WETLAND HAIKU

Beside the still pond
dragonflies hover lightly
senbazuru dawn

The Great Egret stares
the still pond returns his stare
dawning sun laughing

Clouds swallow the moon
moorhens chanting their vespers
sleep overtakes us

A dragonfly sits
waiting for us to take wing
gravity says no

PRISONER

This morning, I am certain
the earth pulled me down more strongly,
as though gravity needed to reassert itself,
having lost someone in its grip
to the virus, a common complaint
as we stumble through still another year.

I fought it off course, the birds
in the wetland at once admiring
my effort and laughing at what they knew
would ultimately be a futile gesture.

You belong to the earth, they said,
you arose from it, are bound to it
and it is a matter of time before
it reclaims you as it does with all.

It was easier, they added, in ancient days,
when the gods truly cared, for then
you need only sufficiently irritate them
before they would sever your earthy bonds
to serve eternity in a celestial prison.

ANGLE OF INCIDENCE

Dusk reflects dawn much as
dawn reflects dusk, and it is
our fear of night and deep need
for direction that sets them apart.

Imagine a photograph of the sun
hovering just over the horizon,
compass-less we do not know
what preceded, what will follow.

We prefer day and dawn, for
it is then we feel in control,
our thoughts leashed, our fears
locked away from sight and touch.

Dusk promises only night,
the darkness where our fears
find corners in which to hide,
only to spring out unwanted.

So we turn away from the sky,
unsinged by its flaming beauty,
hide ourselves from and in fear
as nature laughs at our foolishness.

BENEATH THE WAVES

She says she has always wanted
to swim like a dolphin, and she laughs
when others tell her that she can,
in the Florida Keys and in Hawaii.

She tells them that anyone, at least
anyone with money can swim
with the dolphins, but she wants
to swim like a dolphin as well.

She wants to see the sky appear
through the veil of water as she
breaches for a breath, the surface
a boundary easily stretched.

She wants to hear the songs
of whales, the conversations of her
peers, and the deep silence nature
occasionally affords in the world aquatic.

She sits on the shore, the waves
lapping at her feet, the sun
emblazoning the water, sees a fin
appear in the shallows and dreams.

RUSHING IN

Step right up, don’t hang back,
come and watch the fool perform for you.
You know me, bedecked in motley emotions
worn like so many colorful rags,
a suit of too many shades and hues,
all displayed for your entertainment.
See if you can find ten shades of anger
as I prance around in front of you.
Count the five flavors of tears
that start and stop like a passing storm.
Laugh at me as I pirouette, a dervish
who loved blindly long after
the love of my patron had died.
See me in my fool’s cap, the bells
of rage and guilt dangling from its points.
If that isn’t enough to bring out a laugh,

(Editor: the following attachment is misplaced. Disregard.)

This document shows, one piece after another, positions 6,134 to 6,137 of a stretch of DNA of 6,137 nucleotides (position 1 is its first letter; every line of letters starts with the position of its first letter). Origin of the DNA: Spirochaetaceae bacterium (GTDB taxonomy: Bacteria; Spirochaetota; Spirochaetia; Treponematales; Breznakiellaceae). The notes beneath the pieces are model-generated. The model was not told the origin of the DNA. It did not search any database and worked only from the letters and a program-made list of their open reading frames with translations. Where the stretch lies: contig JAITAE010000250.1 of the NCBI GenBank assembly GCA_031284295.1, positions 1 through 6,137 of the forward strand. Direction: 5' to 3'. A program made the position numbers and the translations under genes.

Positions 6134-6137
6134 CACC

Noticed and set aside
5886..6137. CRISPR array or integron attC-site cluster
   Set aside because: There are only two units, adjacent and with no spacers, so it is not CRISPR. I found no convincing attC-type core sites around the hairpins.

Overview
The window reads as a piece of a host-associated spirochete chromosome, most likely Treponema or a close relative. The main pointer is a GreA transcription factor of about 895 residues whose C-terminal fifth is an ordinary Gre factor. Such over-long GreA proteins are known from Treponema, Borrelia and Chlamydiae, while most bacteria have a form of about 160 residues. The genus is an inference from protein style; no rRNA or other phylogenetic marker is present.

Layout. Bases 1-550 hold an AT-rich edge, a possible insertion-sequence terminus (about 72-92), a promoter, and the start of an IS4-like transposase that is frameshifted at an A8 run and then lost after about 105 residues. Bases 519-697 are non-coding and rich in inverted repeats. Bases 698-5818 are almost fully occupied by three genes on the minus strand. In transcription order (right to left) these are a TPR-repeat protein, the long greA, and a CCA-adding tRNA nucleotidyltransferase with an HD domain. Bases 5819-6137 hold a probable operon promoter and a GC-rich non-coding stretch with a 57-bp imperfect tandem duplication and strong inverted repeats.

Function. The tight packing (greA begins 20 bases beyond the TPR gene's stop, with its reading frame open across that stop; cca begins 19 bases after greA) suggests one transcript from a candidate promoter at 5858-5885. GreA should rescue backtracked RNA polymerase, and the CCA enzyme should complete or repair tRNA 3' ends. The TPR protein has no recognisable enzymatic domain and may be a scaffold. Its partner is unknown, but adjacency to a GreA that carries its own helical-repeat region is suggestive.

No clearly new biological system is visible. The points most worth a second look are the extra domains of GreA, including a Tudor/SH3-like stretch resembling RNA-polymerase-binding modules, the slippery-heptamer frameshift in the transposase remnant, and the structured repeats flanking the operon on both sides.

watch as I rip out my heart
and lay it at your feet, still beating
to the rhythm of the song
to which she grew deaf so long ago.
Rain your scorn on me as I stumble
across the stage, for though they ring hollow,
it is them that I most crave, a redemption
that no monarch could hope to offer.
Step right up, don’t hang back,
come and watch the fool perform for you
and do not pause to think
that you could as easily be here,
on this stage, and I out there marveling
at you, wondering what you did
to ever deserve such a fate.

First published in The Right to Depart, Plain View Press (2008)

WHY NOT

Today in odd places,
at the most unexpected moments,
a child will smile without reason,
a young girl will laugh,
the young boy will stroke
the neck of a wandering cat,
and in that place
at that moment
there will be a simple peace.
Only the children will notice this,
though it gives lie to those
who deem peace impossible.
A child knows that it is
only preconceptions
and attachments
that blind adults
to the peace that
surrounds them.

A DEAFENING SILENCE

Sitting in stillness, the silence
is at first shocking, deafening
in a way unimagined but there.

Within the lack of sound lies
a thousand sounds you had
never heard in the din of life.

You hear the young monk at Senso-ji
approach the great bell and pull
back on the log shu-moku, straining.

You hear the laugh of school aged
children hand in hand walking through
the temple grounds as pigeons gather.

You hear the cat, sitting at the foot
of Daibutsudan, staring out
and the deer waiting at the gate.

You hear your breath and that
of a million others as they sit
on their cushions sharing a moment.

ANGELS

He says he cannot believe in angels
because he has never seen one.
I do not believe in his sort of angels, but not
for lack of visual confirmation, rather
that I live in a world that now
is so deeply in need, that an angel
might be our last, best hope, but
the scope of angelic miracles is
not likely wide enough to encompass
the utter disaster which we have created.

I tell him that I do believe in angels,
that I have met several in my life,
and scowl when he laughs so that
he must consider that I am serious,
and then he asks what an angel
looks like, so he will recognize one
when and if he ever sees one.

I advise him that you don’t have
to search all that hard, that you merely
need to be aware, and watch the face
of the baby when you stop and coo
at him or her as they lie in their stroller,
staring up at the always welcoming sky.

SENSELESS

You place the shroud
over my head,
it is dark, but I
can still touch her cheek.

You cut off
my fingers, leaving
only stumps, but I
can still taste her tears.

You pull out
my tongue, there is
only bitterness, but I
can hear her morning laugh.

You drown me
in a sea of noise
nothing breaks the din, but I
smell her sweetness.

You fill the room
with the acrid smoke
tearing at my nostrils, but I
can remember her love.

Publshed in Mehfil Issue #8, August 2020
https://medium.com/mehfil/two-poems-2f60ad081ee7